References:

McLachlan, J 2001 Environmental signaling: what embryos and evolution teach us about endocrine disrupting chemicals. Endocrine Reviews 22.3 (2001): 319-341

Hutchinson, Thomas H et al. Ecological Risk Assessment of Endocrine Disruptors. Environmental Health Perspectives 108.11 (2000): 1007-1014

Safe, Stephen H. Endocrine Disruptors and Human Health-Is There a Problem? An Update. Environmental Health Perspectives 108.6 (2000): 487-493

Keith Lawrence H, Jones-Lepp Tammy L, Needham Larry L. Analysis of Environmental Endocrine Disruptors. Washington DC: Oxford University Press, 2000.


Human Exposure
Exposure to ultrafine particles is felt to be a major health concern for humans. The classic example of adverse health effects on humans from particulate pollution is the London smog episode of 1952 (Wilkins et al., 1954). Modern conditions in the urban environment, primarily because of poor dispersion and increased density of pollution sources, have led to very high levels of particulate pollution. Assessment of exposure levels and is imperative to understanding health effects. Proper measurement of exposure, however, can often be difficult. Measuring exposure can be done by use of categorical classification, application of biomarkers, analysis of air pollution data from routine monitoring networks, personal portable exposure monitors, or application of exposure models (Herber et al., 2001).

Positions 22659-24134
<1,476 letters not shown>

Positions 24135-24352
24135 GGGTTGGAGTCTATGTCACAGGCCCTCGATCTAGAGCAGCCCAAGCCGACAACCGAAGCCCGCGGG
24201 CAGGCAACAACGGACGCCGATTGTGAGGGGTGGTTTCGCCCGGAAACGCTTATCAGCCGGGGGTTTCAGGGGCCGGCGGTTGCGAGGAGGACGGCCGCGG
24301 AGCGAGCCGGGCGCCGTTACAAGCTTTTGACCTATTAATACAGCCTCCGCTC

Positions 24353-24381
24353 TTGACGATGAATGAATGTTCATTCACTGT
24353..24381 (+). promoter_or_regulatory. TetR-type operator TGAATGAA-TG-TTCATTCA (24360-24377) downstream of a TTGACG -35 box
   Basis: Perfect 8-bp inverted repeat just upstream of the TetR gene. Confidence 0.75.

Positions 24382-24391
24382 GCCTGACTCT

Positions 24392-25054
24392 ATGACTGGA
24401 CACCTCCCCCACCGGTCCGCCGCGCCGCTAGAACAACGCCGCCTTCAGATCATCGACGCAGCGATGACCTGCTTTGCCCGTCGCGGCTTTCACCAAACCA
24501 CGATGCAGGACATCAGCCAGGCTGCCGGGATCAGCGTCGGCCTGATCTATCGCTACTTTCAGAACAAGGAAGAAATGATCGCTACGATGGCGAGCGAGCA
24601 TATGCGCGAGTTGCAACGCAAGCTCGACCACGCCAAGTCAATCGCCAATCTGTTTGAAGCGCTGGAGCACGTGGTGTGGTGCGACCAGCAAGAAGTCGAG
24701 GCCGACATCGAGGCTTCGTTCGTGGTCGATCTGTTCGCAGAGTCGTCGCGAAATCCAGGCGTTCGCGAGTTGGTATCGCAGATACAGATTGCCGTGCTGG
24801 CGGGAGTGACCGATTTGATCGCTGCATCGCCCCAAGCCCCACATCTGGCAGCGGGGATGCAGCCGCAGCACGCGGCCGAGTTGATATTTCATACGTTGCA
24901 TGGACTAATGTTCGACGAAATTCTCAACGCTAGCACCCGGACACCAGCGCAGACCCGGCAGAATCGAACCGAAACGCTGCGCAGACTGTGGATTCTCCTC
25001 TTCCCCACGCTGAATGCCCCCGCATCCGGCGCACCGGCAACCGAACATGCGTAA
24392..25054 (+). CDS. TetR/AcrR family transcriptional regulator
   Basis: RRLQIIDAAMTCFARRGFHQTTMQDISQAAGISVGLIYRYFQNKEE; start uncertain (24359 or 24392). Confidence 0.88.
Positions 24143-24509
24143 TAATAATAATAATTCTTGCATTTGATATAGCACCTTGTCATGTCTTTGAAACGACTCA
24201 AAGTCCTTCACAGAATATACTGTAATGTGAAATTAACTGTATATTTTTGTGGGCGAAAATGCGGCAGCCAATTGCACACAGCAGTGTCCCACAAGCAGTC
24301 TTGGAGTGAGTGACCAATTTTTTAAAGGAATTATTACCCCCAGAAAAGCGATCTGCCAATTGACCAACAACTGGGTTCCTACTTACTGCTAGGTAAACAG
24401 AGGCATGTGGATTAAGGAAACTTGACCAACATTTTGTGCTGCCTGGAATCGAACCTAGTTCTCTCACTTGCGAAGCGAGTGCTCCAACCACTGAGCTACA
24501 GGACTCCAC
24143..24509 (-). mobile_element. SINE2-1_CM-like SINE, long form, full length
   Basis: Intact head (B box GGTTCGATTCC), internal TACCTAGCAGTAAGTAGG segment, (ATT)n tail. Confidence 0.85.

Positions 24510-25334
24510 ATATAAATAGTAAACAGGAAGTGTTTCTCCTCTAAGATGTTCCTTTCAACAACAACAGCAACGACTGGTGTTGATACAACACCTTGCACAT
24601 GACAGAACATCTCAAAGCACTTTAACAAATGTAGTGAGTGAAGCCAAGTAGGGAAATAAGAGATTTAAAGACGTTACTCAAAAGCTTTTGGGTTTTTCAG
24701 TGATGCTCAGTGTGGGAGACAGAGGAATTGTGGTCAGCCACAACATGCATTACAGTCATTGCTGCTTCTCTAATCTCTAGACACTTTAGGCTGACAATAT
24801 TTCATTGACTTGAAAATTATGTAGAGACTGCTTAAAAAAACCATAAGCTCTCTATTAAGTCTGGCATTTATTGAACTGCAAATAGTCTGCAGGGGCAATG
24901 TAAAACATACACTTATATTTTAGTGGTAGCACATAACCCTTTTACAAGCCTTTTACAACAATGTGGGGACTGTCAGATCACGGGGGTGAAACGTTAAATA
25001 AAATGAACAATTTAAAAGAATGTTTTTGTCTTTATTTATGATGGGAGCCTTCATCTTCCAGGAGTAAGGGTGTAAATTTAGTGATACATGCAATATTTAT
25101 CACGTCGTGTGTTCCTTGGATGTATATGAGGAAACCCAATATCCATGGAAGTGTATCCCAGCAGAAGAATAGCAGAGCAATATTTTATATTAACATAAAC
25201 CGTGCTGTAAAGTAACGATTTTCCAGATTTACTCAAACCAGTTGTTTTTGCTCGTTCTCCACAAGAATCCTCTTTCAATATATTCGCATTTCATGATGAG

Human exposure can be determined by direct of indirect methods. Direct methods are made using personal portable exposure monitors, or by using biological markers. Indirect methods are made by measuring concentrations at specific times in known locations. In applying the indirect measurement method, the concept of microenvironment is used. This is a three-dimensional space with uniform statistical properties. The distinction between exposure and dose is often helpful. Dose is the mass of pollution that crosses the body’s boundary and reaches the target tissue (Sexton and Ryan, 1988).

To understand exposure measurement it is useful to define some of the key terms used (IUPAC glossary):

  • Concentration—mass per volume of air.
  • Mass mixing ratio—mass of substance per mass of air.
  • Exposure—contact with a concentration of pollutant.